The Shelter aspect: All a healthy horse really needs is a wind break. More often than not, a good stand of trees can provide this. I have a lovely barn and loafing shed for my horses and you will not believe that more often than not, they are standing in the rain/snow rather than getting out of the weather. All they care about is getting out of the wind.
Food: This is a huge one. The amount of hay/grain that would be needed to sustain horses that are constantly stalled would be HUGE. The food itself would require just as much, if not more storage space than the horses themselves. Let's not forget that luperci do not have any of the mechanized machinery that we use today for this either. The hay would all need to be cut by hand, gathered up (this could be done using the horses) and piled. There would be no bales. Square, round or otherwise. I want to headdesk every time I read someone giving their horses a flake of hay... Even if the luperci were to come across a barn filled with old bales, the strings would be rotted as would the majority of the hay. It would all look like one big pile with no semblance of bales left at all. It took less that 8 years for this to happen to a stack of hay in my parents barn after I stopped showing cattle. Also, the horses would not be interested in eatting it at all. At best, it could be used as bedding, so long as the luperci took the time to clean all the raccoon poop out of it, as it can cause horses to get rather sick in a hurry. As far as winter is concerned, horses will dig through the snow and continue to graze on what foliage that is buried under it. Bovine do not do this however, and would have to be hayed in the winter. The horses still likely need a supplement of some sort throughout the worst of the winter months. Especially in more barren areas.
Water: Packing water to horses would be a pain. It would be much easier to let the horses make their own way to water sources or at the very least, lead all the horses to water once or twice a day. Finding/Making water tight containers to pack water in and even holding water for the horses would also be quite chore. Most metal stock tanks would have rusted out since the fall of mankind and back in the time frame of the Apocalypse, plastic type tanks were not all too common as they are today. In the winter, save for really bad cold spells, horses can actually break through the ice at the edges of ponds without our help. Moving water, even easier so, as ice usually doesn't get as thick where the water is still moving. (Leading a herd of horses to water would be as simple as catching the one or two lead horses of the herd, the rest would follow, as is the nature of herd animals.)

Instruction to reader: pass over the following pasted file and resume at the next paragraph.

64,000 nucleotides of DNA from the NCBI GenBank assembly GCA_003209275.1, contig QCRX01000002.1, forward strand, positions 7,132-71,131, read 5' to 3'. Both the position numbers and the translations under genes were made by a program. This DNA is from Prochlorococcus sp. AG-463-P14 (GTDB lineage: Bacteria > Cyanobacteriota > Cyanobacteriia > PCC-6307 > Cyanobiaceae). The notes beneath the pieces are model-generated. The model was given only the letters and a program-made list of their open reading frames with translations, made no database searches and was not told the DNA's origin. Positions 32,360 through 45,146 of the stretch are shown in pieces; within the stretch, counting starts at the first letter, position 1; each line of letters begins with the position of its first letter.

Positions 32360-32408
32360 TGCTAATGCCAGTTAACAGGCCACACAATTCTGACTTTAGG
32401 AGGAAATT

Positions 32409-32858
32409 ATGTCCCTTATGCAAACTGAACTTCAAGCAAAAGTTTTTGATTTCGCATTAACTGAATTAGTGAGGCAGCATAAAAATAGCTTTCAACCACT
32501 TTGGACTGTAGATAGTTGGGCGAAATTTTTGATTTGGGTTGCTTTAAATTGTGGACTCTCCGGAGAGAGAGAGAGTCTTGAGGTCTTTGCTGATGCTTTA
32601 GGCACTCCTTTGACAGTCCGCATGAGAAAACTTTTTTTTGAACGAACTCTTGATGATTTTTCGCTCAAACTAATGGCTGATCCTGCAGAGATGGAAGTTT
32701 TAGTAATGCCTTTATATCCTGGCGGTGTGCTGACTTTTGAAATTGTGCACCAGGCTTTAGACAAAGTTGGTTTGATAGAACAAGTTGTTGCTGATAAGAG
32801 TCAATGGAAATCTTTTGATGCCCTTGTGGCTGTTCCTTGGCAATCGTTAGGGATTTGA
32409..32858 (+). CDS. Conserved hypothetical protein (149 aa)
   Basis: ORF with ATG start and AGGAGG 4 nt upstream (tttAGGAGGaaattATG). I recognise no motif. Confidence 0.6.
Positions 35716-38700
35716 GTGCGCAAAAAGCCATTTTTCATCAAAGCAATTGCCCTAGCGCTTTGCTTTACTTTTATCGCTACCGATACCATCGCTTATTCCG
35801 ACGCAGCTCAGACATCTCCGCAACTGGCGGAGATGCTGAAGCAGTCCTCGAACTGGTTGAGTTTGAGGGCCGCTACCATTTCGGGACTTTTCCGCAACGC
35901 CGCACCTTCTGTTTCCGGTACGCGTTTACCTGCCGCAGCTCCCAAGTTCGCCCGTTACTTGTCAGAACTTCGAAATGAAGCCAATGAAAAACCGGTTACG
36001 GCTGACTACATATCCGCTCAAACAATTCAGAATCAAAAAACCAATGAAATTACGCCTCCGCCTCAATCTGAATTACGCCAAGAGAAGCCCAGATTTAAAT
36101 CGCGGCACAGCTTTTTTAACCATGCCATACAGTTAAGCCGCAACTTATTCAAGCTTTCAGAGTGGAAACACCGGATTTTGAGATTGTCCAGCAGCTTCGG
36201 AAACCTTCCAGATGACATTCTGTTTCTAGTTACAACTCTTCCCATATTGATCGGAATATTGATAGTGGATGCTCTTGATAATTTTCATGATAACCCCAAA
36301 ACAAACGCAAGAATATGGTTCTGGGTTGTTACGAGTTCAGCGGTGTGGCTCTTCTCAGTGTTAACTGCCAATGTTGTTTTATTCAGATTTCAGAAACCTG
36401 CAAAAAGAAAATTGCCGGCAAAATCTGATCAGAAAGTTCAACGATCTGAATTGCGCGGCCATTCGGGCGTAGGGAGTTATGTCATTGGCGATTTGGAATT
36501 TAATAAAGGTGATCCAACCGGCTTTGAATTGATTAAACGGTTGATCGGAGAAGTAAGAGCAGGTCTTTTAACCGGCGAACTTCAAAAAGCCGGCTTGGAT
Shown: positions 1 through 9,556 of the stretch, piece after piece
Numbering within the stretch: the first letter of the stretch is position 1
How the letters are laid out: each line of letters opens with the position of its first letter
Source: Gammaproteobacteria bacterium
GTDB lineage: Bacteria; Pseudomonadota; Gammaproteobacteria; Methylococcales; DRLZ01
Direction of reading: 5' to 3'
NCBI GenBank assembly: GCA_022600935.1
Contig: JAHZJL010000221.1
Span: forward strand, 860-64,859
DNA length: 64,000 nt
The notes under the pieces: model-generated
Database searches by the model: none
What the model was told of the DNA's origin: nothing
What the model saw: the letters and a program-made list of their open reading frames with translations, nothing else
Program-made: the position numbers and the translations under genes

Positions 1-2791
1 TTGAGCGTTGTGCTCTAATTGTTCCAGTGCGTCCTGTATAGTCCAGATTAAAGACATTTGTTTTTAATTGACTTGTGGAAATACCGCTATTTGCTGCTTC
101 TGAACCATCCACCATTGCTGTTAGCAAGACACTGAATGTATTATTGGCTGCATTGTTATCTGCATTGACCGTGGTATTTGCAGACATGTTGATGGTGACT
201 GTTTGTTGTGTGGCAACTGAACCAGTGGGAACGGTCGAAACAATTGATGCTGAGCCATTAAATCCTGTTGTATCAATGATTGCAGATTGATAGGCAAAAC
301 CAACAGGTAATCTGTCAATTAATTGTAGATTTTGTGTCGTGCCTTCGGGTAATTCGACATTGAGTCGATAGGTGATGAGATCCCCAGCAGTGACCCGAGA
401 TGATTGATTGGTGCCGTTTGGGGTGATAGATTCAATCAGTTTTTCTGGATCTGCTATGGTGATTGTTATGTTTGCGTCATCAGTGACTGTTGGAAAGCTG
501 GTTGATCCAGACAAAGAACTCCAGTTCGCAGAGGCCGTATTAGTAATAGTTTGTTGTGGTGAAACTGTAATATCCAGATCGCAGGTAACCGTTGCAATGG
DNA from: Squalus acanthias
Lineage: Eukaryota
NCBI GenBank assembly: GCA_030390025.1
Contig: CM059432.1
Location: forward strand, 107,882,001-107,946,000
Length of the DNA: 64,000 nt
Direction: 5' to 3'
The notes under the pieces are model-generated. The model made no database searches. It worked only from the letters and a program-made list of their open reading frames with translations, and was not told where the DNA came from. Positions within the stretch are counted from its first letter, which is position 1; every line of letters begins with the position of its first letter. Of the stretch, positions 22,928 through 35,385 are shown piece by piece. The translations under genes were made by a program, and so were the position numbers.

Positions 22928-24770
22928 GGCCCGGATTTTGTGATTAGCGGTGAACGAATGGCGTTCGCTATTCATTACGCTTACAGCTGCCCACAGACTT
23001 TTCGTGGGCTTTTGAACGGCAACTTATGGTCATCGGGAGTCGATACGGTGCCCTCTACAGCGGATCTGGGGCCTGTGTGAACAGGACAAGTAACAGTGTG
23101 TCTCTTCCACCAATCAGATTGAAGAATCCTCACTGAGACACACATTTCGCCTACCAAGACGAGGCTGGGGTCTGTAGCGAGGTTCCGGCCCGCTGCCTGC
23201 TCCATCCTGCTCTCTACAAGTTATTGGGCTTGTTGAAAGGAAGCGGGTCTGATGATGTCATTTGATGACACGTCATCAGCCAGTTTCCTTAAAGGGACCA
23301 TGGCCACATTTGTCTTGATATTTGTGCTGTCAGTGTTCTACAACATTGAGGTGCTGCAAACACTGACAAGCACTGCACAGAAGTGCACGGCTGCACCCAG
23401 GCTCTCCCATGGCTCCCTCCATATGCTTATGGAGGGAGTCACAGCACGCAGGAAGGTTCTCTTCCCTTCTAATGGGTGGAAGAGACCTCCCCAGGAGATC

Waste: Simply, why would anyone want to spend all day cleaning out the stalls for a herd of horses when they can simply be grazing and dropping road apples where they will actually do some good and fertilize their grazing grounds? Not to mention that all that would really pile up over time and what are Luperci going to do with all that? Sure it makes good garden fertilizer, but the horses are going to produce more than a pack can use.
Exercise/Hoof Maintenance: Horses get bored if left stalled with nothing to do. They develop bad habits, many of which can be really bad for their health, like cribbing. Plus it would take a lot of time to exercise all the stalled horses. Easier to let them blow of steam running around and playing with themselves and looking for food rather than creating all that work for their care takers. Not to mention that horses being left to naturally roam a territory as large as pack lands unencumbered by confinement the less maintenance their hooves are going to need, because they will keep their hooves warn down. Daily riding can also accomplish this.
Time: If a pack as very many horses at all, I'm just gonna go with 8 or more, with all I listed above that is going to be a lot more work than the 1 or 2 wolves that are typically going to be taking care of the horses could accomplish in day even if they did nothing but mess with the horses. Gathering food alone would take the effort of the whole pack for a couple months. If the horses are stalled, that is. Free roaming, you could just have 1 or 2 'herders' that keep an eye on the horses/livestock and keep them from roaming too far. But in all reality, it wouldn't take long for the horses to realize that the pack lands are a 'safe zone' for them. Not only are they safe from attack from the canines that care for them, but they would also come to realize that the extra food they are provided and don't have to seek out themselves would be worth sticking around for.
When does it make sense to stall a horse?
- When they are sick or injured, obviously, and are going to be needing daily attention.
- Any horse that is ridden daily for prolonged periods of time and otherwise would have time to graze for needed nourishment anyway
- A horse that still be trained and therefore being handled daily.
- Mare expected to foal soon, but even this one could be argued. I have always been told that a Mare is not likely to foal while being observed and have never witnessed it myself.
- Newly acquired horse that has not been acclimated to the herd or pack yet